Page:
Near the end of the 1850s, thousands of prospectors made their way to the Southern Rocky Mountains, part of present-day Colorado, in search of a
life-changing fortune during the Pike’s Peak Gold Rush.
More than 160 years later, Colorado remains home to a large collection of gold – although now it all belongs to Matt Duchene.
At every event the Colorado Avalanche forward has tried his luck internationally, he has brought home gold. It hasn’t always been on his first try (only
most of the time), but eventually gold finds its way around his neck.
Ten times Duchene has worn the red and white of Team Canada – the 2016 World Cup of Hockey is his 11th appearance – and seven times the Haliburton, Ont.,
native has brought home the big prize.
So is success following Duchene, or does Duchene help create success?
“He’s been in the cross-hairs of the ‘go-to’ players since he was playing Midget and even before that,” says Doug Armstrong, Canada’s general manager at
the World Cup. “He’s always been comfortable being who he is on the ice and that’s what’s made him a high draft choice and a top NHL player.”
By the time he was selected No. 3 by the Avalanche in the 2009 NHL Entry Draft, Duchene already had three gold medals to his name, all won in an
eight-month span; with Ontario at the 2008 World Under-17 Hockey Challenge, as an under-ager at the 2008 IIHF World U18 Championship, and at the 2008
Memorial of Ivan Hlinka tournament.
Not a bad start to his international career.
He added a Spengler Cup title in 2012 during the NHL lockout, an Olympic gold medal in 2014, and back-to-back IIHF World Championship gold medals in 2015
and 2016 (after unsuccessful trips to worlds in 2010, 2011 and 2013).
While being one of the fastest and most talented players on the ice has always helped Duchene crack Team Canada rosters, his commitment and attitude hasn’t
gone unnoticed; national team staff can see just how seriously he approaches the game.
But Duchene says it’s not a one-way street. While he puts in the work for Team Canada, Team Canada has put in the work to make his international
“One thing that has always been consistent is the standard that Hockey Canada brings,” Duchene says. “In terms of players and coaches, the way things are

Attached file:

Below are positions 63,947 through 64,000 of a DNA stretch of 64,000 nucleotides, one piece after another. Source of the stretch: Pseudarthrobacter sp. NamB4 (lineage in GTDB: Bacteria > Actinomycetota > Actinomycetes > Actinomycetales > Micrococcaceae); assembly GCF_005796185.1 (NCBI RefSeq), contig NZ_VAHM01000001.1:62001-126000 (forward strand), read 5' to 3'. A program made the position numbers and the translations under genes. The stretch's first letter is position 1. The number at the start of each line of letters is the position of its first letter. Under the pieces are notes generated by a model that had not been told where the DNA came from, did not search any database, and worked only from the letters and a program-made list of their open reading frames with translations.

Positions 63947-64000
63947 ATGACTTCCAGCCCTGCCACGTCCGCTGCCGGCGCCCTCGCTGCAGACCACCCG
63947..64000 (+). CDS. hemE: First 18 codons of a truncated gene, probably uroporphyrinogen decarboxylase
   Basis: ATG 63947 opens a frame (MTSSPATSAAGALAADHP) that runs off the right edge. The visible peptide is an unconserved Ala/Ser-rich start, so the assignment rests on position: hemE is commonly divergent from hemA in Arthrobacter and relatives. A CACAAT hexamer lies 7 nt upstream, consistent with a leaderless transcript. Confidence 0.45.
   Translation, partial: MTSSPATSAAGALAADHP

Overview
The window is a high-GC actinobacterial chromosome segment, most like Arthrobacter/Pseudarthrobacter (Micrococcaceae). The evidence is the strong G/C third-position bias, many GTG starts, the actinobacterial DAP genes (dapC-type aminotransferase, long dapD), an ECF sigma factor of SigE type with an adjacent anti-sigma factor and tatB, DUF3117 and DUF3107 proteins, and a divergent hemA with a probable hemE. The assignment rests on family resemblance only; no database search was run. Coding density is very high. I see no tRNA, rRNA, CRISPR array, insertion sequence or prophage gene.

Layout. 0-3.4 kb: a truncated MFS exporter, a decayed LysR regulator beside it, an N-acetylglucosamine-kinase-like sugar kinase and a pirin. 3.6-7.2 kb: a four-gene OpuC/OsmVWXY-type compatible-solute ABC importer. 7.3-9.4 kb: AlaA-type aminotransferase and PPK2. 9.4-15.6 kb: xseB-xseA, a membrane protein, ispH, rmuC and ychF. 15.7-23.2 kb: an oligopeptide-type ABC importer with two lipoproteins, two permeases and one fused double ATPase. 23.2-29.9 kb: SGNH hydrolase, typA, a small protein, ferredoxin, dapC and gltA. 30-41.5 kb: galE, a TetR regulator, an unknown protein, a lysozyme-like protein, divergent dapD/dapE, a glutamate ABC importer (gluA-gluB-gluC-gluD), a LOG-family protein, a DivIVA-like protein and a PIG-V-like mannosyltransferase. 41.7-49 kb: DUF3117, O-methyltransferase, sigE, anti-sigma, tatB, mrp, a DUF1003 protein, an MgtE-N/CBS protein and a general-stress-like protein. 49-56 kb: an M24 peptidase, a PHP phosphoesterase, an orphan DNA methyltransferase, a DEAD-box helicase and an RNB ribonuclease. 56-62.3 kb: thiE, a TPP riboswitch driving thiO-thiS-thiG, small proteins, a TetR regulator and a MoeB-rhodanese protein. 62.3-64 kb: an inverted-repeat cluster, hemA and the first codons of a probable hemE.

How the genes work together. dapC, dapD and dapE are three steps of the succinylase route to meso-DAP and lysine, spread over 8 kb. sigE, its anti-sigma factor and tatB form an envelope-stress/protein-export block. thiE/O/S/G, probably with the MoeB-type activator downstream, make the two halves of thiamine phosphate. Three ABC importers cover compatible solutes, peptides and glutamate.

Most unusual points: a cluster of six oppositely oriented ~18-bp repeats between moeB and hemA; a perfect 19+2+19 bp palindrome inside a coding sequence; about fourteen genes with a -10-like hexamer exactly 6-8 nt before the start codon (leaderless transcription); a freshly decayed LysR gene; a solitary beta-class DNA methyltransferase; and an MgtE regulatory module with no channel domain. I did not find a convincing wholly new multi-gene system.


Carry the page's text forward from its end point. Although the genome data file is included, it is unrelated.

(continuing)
taken care of for us is always first-class.
“To be around so many great people and to have had the chance to be along for the ride so many times just made it that much more exciting to have the
international success I’ve been able to have.”
From a nationally-televised gold medal game at U17s to the brightest lights in all of sports in Sochi, Duchene has gotten accustomed to the pressures and
expectations that come with wearing red and white.
It doesn’t hurt that he thrives on the big stage, and embraces his Team Canada opportunities.
“He’s a proven winner for Team Canada and someone I had the privilege to get to know a little bit over the years,” Armstrong says. “He’s someone who loves
to wear the Canadian jersey and takes great pride in playing for his country.”
“Just being named is always an honour,” Duchene says. “The first day you walk in [the locker room] and see that logo in your stall, it’s extremely special
and something I never take for granted.
“The cool part about Team Canada is that it’s incredibly hard to make the team, but once you’re on it you know that you’ve got a damn good chance at coming
away with a championship.”
But it’s not just the on-ice talents that have helped Duchene become a Team Canada mainstay, although those don’t hurt. Armstrong is quick to point out his
personality away from the rink.
While some players can be uncomfortable around team management, Duchene isn’t like that; he remains humble, approachable and easy to talk to.
“What we look for in players during this type of event is that the players’ personalities don’t change, and he’s one of those guys,” Armstrong says. “He’s
someone who has a very good balance on and off the ice and he turns it up when necessary.”
Turning it up is something Duchene is confident he can do to help Canada defend its World Cup title and add one of the few missing pieces to his
ever-growing trophy collection.
At the 2014 Olympics, Team Canada head coach Mike Babcock – who is back behind the bench at the World Cup – asked Duchene if he planned on sitting back and
watching the game, or if he was going to play.
While it was said as a joke, Duchene got the message loud and clear.
“I was trying to avoid being the reason we lost instead of playing to be the reason we could win,” he remembers. “Once he said that to me, it helped to
know that I could just go out there, be me, and play my game.”
This time around, Duchene is full of confidence and isn’t underestimating his abilities, and that can’t be good news for the rest of the hockey world.